Refugees from Democratic Republic of Congo have proved more important than the fear of Covid-19 after the Uganda International boarders were finally re-opened (since March 2020), to over 4000 Congolese nationals seeking asylum.
The Congolese nationals who are fleeing from intensified tribal clashes had been trapped in Zeu Forest at the boarder point of Gulajo in Zombo district. Congolese nationals, including a majority number of children, pregnant women and breastfeeding mothers were allowed into the country on humanitarian grounds and were given food and basic relief.
The group was received by Hilary Onek, the minister for refugees and disaster preparedness, accompanied by Grace Kwiyucwiny, state minister for Northern Uganda Rehabilitation, Joel Boutroue, the United Nations Commission for Refugees (UNHCR), area MP Lawrence Songa, at a place called Ayutepa, about 17kms from the Congo boarder. The groups that arrived include the Alur, Lendu, Hema, and the Kebu.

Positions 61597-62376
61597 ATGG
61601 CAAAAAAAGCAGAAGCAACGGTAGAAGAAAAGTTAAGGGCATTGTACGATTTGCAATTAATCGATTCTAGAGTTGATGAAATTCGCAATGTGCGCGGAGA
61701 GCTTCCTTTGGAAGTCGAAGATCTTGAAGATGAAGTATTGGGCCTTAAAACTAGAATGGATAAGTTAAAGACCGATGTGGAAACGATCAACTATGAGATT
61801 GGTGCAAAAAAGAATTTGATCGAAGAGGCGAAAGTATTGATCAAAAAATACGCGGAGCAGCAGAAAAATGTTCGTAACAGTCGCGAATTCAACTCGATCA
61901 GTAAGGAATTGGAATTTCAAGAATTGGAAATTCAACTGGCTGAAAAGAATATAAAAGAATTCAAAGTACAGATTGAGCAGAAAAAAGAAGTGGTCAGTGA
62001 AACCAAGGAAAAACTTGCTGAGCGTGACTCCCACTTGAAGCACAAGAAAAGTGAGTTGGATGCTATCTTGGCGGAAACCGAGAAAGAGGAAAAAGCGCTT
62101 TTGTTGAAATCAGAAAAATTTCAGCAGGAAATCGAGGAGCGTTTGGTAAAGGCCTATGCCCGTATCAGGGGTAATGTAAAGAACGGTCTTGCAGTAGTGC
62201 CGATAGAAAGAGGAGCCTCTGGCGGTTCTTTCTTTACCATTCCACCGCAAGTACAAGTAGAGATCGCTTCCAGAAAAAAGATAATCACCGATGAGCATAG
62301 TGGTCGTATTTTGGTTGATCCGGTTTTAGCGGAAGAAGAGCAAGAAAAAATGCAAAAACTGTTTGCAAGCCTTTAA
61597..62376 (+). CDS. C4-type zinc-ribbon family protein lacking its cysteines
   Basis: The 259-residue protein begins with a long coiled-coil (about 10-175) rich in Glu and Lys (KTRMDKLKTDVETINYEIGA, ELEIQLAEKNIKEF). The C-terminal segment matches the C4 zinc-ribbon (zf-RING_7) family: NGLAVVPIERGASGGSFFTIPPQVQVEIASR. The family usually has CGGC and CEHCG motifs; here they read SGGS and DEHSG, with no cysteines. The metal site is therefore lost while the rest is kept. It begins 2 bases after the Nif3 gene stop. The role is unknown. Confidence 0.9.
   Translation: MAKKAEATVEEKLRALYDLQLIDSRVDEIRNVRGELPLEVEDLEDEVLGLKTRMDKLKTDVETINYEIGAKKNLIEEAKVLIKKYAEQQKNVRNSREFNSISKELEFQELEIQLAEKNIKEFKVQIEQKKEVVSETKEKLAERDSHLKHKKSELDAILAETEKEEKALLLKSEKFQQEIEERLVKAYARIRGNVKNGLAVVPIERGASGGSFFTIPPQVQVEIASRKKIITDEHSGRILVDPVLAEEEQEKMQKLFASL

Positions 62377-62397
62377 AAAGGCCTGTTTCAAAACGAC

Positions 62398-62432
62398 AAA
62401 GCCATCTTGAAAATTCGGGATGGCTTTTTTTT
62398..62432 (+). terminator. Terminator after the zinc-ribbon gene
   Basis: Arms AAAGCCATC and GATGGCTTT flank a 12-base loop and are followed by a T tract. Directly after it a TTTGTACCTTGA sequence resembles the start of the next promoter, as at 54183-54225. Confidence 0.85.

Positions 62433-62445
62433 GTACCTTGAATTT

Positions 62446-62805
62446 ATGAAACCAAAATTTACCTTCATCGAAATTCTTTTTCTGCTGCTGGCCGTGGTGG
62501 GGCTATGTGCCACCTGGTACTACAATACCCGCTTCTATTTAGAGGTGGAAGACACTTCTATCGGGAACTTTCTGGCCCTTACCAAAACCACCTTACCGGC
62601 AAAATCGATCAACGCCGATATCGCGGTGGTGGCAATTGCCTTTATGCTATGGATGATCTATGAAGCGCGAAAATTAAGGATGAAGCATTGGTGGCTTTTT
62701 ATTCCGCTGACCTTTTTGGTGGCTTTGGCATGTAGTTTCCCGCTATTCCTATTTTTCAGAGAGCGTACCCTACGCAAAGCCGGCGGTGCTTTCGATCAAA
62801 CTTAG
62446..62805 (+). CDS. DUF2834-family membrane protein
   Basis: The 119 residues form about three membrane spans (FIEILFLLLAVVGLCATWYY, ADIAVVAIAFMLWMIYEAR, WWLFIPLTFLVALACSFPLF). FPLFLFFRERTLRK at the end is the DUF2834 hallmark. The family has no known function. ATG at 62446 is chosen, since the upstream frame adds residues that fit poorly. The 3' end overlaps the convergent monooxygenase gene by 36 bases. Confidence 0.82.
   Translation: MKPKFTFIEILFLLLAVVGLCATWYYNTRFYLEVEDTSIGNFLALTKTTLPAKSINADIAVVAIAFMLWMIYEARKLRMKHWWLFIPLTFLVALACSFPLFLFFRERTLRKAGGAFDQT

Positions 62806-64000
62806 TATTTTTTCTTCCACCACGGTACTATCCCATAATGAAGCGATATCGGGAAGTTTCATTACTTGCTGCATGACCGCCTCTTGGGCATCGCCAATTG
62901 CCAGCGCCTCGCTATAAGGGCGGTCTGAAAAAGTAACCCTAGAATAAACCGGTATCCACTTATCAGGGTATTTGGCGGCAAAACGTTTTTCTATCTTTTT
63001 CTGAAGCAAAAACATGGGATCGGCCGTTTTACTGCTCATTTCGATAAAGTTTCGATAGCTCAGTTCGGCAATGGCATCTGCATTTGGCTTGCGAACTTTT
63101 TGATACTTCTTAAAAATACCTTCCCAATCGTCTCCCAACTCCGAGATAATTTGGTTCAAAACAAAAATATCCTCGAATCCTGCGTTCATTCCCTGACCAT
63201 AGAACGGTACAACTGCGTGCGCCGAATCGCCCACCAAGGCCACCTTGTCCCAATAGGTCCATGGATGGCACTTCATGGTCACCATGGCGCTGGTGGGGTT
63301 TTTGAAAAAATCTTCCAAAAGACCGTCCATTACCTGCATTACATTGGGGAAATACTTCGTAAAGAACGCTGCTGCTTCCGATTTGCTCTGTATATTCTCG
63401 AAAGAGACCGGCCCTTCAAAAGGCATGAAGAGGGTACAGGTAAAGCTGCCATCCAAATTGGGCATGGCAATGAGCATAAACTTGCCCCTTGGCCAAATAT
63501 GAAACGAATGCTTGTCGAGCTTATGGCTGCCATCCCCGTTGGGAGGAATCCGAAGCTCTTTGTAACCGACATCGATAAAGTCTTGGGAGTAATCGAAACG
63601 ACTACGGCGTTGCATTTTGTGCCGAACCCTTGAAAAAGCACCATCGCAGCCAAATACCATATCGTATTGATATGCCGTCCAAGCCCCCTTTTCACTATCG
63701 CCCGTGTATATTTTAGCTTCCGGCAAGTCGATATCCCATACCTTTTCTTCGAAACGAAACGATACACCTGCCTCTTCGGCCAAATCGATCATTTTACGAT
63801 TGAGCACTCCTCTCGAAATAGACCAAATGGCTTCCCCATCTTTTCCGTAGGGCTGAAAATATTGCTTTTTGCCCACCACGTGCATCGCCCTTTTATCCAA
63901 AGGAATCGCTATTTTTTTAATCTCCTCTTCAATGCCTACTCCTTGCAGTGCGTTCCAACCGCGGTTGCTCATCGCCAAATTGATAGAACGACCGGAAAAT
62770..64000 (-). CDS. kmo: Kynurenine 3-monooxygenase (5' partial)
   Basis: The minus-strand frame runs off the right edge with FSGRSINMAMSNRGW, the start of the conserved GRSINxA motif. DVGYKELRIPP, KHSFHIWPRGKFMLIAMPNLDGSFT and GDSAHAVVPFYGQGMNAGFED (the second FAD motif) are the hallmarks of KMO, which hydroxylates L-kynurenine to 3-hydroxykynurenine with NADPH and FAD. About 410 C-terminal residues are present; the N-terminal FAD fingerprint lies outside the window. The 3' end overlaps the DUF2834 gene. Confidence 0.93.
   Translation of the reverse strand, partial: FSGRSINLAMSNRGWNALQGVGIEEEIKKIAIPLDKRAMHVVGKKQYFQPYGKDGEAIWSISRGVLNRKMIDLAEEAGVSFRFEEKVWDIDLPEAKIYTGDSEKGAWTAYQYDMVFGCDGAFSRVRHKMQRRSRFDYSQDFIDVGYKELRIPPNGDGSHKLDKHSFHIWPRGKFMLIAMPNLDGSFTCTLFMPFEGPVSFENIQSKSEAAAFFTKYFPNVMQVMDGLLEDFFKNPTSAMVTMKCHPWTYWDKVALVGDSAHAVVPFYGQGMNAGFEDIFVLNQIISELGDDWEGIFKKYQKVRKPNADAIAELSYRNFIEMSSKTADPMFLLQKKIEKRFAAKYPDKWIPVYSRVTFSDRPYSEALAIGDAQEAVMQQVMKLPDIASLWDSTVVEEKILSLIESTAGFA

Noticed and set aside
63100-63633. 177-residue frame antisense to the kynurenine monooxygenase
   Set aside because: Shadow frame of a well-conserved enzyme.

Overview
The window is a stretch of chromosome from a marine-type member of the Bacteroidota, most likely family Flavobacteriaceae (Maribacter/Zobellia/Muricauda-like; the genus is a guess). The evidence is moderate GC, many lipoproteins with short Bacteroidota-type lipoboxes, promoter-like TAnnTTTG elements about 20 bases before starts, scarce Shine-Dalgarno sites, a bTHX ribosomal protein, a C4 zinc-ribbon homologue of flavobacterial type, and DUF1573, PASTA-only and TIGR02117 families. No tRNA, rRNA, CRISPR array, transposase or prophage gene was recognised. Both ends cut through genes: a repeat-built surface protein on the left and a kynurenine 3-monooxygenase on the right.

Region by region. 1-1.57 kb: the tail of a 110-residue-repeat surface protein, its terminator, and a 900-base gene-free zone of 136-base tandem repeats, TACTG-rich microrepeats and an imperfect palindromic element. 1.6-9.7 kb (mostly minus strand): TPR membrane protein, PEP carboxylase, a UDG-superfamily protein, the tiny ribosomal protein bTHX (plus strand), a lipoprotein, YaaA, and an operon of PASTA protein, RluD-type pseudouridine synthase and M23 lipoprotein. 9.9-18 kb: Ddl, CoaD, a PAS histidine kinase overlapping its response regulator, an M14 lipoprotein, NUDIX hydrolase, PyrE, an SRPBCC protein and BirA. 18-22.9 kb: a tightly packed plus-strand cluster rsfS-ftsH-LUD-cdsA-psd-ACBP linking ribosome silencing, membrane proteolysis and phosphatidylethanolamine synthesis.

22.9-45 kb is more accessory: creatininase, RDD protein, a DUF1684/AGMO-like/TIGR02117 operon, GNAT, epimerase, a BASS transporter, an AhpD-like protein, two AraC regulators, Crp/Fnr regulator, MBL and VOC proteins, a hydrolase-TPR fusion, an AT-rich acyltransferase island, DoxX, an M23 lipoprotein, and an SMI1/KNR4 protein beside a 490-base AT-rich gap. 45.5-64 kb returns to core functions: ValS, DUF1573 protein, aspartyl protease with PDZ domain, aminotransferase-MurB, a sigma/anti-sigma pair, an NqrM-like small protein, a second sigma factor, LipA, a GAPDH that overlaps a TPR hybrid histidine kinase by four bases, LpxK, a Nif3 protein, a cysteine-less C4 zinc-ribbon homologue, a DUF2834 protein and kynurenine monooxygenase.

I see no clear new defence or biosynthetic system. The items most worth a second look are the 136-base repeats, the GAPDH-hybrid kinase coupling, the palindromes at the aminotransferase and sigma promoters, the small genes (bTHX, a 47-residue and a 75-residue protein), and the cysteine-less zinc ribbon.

The refugees were all given face masks and sanitized upon entry into the country, boarded onto UNHCR trucks and transported to Akaa Quarantine Centre, located at the Zombo District Farm Institute. They will stay at the centre for 14 days, during which time they all will be tested for Coronavirus.
In the spirit of brotherhood, the Alur kingdom in Uganda, represented by the Prime Minister of Alur kingdom offered 2000 acres of land to settle the refugees after the 14 days of quarantine are over.
Minister Onek appealed to the international community to be sympathetic and increase funding to the UNHCR to cater for the needs of the increasing number of refugees in the country. Onek however warned the refugees to leave their misunderstandings at the border and ensure they remain peaceful once they are in Uganda.
Photo credit: New Vision